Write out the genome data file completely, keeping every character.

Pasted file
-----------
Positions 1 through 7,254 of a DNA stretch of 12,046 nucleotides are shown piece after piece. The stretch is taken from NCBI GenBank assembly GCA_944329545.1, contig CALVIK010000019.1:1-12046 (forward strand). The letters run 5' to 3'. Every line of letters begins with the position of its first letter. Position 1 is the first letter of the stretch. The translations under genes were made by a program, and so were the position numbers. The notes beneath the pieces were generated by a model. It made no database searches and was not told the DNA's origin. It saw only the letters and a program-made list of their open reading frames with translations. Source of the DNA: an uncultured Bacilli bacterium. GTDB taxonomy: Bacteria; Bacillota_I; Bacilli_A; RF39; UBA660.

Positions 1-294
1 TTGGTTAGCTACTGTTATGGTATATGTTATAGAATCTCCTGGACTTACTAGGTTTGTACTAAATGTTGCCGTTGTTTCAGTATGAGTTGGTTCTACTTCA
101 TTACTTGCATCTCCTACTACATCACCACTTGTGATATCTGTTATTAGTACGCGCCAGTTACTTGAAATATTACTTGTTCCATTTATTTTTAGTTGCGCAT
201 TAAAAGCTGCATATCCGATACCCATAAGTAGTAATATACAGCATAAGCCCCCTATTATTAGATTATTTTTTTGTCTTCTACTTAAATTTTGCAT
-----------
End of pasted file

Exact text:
Positions 1 through 7,254 of a DNA stretch of 12,046 nucleotides are shown piece after piece. The stretch is taken from NCBI GenBank assembly GCA_944329545.1, contig CALVIK010000019.1:1-12046 (forward strand). The letters run 5' to 3'. Every line of letters begins with the position of its first letter. Position 1 is the first letter of the stretch. The translations under genes were made by a program, and so were the position numbers. The notes beneath the pieces were generated by a model. It made no database searches and was not told the DNA's origin. It saw only the letters and a program-made list of their open reading frames with translations. Source of the DNA: an uncultured Bacilli bacterium. GTDB taxonomy: Bacteria; Bacillota_I; Bacilli_A; RF39; UBA660.

Positions 1-294
1 TTGGTTAGCTACTGTTATGGTATATGTTATAGAATCTCCTGGACTTACTAGGTTTGTACTAAATGTTGCCGTTGTTTCAGTATGAGTTGGTTCTACTTCA
101 TTACTTGCATCTCCTACTACATCACCACTTGTGATATCTGTTATTAGTACGCGCCAGTTACTTGAAATATTACTTGTTCCATTTATTTTTAGTTGCGCAT
201 TAAAAGCTGCATATCCGATACCCATAAGTAGTAATATACAGCATAAGCCCCCTATTATTAGATTATTTTTTTGTCTTCTACTTAAATTTTGCAT